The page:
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South African Foreign Policy in the 1930's - Essay Example

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The essay "South African Foreign Policy in the 1930's" presents the historical links between the Germans and the Afrikaners, the anti-Semitic sentiments of the people in the region and the trade links between Germany and South Africa as well as the laws of the time, what show a pro-German leaning…
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South African Foreign Policy in the 1930s
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Download file to see previous pages The links between the Afrikaans and the German people extended through time and had been present since the first European settlements were made in South Africa. J.F.J. van Rensburg, who later became the Kommandant Generaal of the Ossewa Brandwag, wrote in his autobiography that he carefully, meticulously and gratefully learnt the German language since it was the language of a kindred people. Oswald Pirow, the Minister for Justice and later Defence Minister was a self confessed Germanophile. He visited Europe on several occasions, and made it a point to pay his respects to German and pro-German Leaders like Hitler, Goering, Mussolini, and Franco (Bunting, 1964). Mussolini himself employed racial discrimination as a factor in the foreign policies and government of his country much like South Africa (Robertson, 1998).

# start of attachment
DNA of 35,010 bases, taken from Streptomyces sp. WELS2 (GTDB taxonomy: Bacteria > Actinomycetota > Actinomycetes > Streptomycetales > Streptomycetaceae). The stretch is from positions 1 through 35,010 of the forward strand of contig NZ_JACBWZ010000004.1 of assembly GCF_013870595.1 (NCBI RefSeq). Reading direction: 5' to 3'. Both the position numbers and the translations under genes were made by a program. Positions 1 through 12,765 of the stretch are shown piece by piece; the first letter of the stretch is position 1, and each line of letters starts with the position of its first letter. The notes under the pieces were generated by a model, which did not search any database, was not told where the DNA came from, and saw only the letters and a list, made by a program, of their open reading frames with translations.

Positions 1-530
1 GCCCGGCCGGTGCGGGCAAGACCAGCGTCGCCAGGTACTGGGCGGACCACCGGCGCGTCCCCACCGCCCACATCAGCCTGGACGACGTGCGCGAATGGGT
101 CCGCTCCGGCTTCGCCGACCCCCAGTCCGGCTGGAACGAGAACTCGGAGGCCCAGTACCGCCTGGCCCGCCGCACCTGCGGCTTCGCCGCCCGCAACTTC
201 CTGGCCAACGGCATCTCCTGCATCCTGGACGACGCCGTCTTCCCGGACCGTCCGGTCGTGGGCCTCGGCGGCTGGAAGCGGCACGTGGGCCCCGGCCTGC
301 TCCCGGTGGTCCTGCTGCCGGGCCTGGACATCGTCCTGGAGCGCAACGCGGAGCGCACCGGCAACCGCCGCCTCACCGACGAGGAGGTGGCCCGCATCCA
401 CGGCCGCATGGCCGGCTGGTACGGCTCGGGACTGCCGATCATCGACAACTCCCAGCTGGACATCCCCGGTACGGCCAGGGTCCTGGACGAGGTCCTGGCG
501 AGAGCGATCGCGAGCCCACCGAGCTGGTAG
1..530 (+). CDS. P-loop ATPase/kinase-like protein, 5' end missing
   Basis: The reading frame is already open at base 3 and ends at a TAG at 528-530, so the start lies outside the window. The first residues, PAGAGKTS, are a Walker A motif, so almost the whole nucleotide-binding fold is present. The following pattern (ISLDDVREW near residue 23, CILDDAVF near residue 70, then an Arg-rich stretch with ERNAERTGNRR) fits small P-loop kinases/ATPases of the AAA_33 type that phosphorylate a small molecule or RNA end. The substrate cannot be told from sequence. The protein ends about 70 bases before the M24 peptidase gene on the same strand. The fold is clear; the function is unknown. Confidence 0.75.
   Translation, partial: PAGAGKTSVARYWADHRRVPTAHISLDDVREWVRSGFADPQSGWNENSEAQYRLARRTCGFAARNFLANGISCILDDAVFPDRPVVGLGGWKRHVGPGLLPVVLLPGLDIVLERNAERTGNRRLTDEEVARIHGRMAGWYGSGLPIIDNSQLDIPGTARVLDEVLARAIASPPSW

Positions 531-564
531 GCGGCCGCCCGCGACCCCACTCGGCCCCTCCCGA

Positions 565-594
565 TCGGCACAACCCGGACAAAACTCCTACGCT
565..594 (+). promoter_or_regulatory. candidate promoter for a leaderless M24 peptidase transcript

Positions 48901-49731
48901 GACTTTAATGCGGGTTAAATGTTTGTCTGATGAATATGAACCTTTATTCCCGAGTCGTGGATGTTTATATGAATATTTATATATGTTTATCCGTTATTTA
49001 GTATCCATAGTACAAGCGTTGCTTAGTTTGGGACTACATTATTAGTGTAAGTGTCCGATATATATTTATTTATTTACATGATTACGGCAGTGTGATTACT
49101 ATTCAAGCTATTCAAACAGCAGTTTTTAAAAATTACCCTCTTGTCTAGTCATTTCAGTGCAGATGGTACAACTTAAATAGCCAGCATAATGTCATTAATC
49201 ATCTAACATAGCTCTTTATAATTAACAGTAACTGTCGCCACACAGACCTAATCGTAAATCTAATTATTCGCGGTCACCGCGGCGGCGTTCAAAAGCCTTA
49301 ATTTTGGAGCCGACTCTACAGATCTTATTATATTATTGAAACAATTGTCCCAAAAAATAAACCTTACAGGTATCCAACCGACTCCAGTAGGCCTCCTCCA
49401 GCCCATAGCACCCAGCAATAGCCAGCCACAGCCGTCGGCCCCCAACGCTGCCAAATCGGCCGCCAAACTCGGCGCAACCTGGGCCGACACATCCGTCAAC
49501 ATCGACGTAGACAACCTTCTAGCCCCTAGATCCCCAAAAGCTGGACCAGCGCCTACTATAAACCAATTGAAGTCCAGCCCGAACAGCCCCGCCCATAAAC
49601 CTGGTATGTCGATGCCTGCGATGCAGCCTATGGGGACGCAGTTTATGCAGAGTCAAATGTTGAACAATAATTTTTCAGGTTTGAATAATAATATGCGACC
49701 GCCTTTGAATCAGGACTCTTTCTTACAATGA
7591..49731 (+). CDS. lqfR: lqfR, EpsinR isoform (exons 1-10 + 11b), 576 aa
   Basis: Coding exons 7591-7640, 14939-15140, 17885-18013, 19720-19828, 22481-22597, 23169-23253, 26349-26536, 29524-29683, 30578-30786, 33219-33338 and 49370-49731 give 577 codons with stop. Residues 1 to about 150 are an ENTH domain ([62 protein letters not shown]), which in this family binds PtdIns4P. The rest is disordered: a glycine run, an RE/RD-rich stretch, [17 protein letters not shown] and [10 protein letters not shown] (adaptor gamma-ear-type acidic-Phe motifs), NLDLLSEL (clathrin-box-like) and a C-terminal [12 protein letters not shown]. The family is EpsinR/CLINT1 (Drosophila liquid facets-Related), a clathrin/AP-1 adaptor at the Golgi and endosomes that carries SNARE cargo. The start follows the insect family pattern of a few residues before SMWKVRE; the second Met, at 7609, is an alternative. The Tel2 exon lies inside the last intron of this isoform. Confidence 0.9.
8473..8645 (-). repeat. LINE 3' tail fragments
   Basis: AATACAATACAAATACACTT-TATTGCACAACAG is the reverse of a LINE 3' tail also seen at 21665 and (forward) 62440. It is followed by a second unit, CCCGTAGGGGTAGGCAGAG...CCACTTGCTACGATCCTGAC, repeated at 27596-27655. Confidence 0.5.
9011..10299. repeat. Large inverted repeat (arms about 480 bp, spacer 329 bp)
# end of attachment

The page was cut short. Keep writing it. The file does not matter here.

Considering the example set by her father, Pirow’s daughter must have done her father proud when in 1939 she arrived in England and gave an interview on her way to a German Women’s camp while talking to a representative of the Daily Express to whom she said that even though she had never been to Germany, it felt like home. Her grandparents on both sides were German and her father spent his boyhood in Germany. This idea of taking Germany as home was present in many of the Afrikaner people of German descent since there was a natural affinity between them and the Germans (Bunting, 1964). It can hardly be expected that such sentiments could give the British much confidence in South African support at the eve of war.
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